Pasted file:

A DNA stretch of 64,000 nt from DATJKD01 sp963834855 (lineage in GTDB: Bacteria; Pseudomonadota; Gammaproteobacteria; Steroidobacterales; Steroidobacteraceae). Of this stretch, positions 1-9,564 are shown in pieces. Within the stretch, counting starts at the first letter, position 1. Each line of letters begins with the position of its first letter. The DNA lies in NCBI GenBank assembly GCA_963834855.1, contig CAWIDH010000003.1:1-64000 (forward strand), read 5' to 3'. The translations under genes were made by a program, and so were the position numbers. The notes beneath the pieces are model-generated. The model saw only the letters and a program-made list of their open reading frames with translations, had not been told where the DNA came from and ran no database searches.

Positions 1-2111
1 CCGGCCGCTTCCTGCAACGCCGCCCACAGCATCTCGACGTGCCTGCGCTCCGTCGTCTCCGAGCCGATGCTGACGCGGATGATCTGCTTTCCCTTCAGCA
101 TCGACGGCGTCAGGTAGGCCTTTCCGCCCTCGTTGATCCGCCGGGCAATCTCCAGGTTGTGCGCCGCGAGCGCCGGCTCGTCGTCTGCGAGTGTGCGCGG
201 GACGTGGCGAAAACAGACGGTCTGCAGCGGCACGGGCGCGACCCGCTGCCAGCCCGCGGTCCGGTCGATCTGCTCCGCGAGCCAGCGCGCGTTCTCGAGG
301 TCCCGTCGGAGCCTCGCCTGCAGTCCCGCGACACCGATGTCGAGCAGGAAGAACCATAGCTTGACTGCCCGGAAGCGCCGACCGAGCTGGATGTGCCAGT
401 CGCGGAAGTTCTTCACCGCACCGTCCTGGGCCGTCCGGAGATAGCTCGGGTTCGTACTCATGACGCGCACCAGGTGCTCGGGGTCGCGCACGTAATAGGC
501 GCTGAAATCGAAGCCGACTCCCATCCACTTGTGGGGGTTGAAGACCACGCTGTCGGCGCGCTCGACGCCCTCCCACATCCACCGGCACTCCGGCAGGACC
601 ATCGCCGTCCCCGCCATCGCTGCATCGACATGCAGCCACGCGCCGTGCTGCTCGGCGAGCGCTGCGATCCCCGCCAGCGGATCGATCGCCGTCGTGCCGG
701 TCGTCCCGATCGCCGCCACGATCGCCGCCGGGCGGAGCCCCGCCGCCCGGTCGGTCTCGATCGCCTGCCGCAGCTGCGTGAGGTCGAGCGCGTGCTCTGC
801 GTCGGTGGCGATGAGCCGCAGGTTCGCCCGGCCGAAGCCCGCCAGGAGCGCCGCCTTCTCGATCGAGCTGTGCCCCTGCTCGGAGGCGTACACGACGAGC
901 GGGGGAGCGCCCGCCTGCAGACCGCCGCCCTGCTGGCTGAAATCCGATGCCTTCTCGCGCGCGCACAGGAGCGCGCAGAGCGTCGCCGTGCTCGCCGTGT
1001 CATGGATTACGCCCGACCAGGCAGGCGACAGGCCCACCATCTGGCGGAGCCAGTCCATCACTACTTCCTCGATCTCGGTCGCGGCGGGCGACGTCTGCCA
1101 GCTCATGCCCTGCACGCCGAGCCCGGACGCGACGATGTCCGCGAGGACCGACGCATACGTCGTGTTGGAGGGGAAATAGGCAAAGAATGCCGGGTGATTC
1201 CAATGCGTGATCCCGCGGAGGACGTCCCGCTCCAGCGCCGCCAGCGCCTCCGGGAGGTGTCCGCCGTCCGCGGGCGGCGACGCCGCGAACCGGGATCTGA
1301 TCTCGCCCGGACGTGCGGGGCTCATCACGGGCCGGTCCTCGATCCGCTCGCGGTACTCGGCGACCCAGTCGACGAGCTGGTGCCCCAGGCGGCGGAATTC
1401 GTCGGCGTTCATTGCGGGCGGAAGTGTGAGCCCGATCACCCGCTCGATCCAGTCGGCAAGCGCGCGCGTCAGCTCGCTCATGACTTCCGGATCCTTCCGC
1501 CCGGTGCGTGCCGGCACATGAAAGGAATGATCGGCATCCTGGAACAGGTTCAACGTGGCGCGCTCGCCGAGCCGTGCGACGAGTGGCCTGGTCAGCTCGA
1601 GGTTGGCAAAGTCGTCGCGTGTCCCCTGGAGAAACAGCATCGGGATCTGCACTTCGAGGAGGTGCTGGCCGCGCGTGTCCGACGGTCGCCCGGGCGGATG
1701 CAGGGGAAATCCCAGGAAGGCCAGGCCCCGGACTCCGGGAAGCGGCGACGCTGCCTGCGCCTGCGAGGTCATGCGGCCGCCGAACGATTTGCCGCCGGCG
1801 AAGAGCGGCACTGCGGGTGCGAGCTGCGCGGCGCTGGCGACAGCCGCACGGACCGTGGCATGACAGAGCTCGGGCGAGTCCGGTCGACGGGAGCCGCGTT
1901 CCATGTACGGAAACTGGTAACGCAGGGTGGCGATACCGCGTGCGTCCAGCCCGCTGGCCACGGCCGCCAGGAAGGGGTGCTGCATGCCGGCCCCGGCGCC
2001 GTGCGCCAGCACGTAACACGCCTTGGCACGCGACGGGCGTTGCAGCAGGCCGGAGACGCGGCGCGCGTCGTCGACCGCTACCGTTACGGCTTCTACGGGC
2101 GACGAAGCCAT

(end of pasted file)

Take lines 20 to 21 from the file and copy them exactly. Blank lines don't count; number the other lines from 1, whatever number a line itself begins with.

1701 CAGGGGAAATCCCAGGAAGGCCAGGCCCCGGACTCCGGGAAGCGGCGACGCTGCCTGCGCCTGCGAGGTCATGCGGCCGCCGAACGATTTGCCGCCGGCG
1801 AAGAGCGGCACTGCGGGTGCGAGCTGCGCGGCGCTGGCGACAGCCGCACGGACCGTGGCATGACAGAGCTCGGGCGAGTCCGGTCGACGGGAGCCGCGTT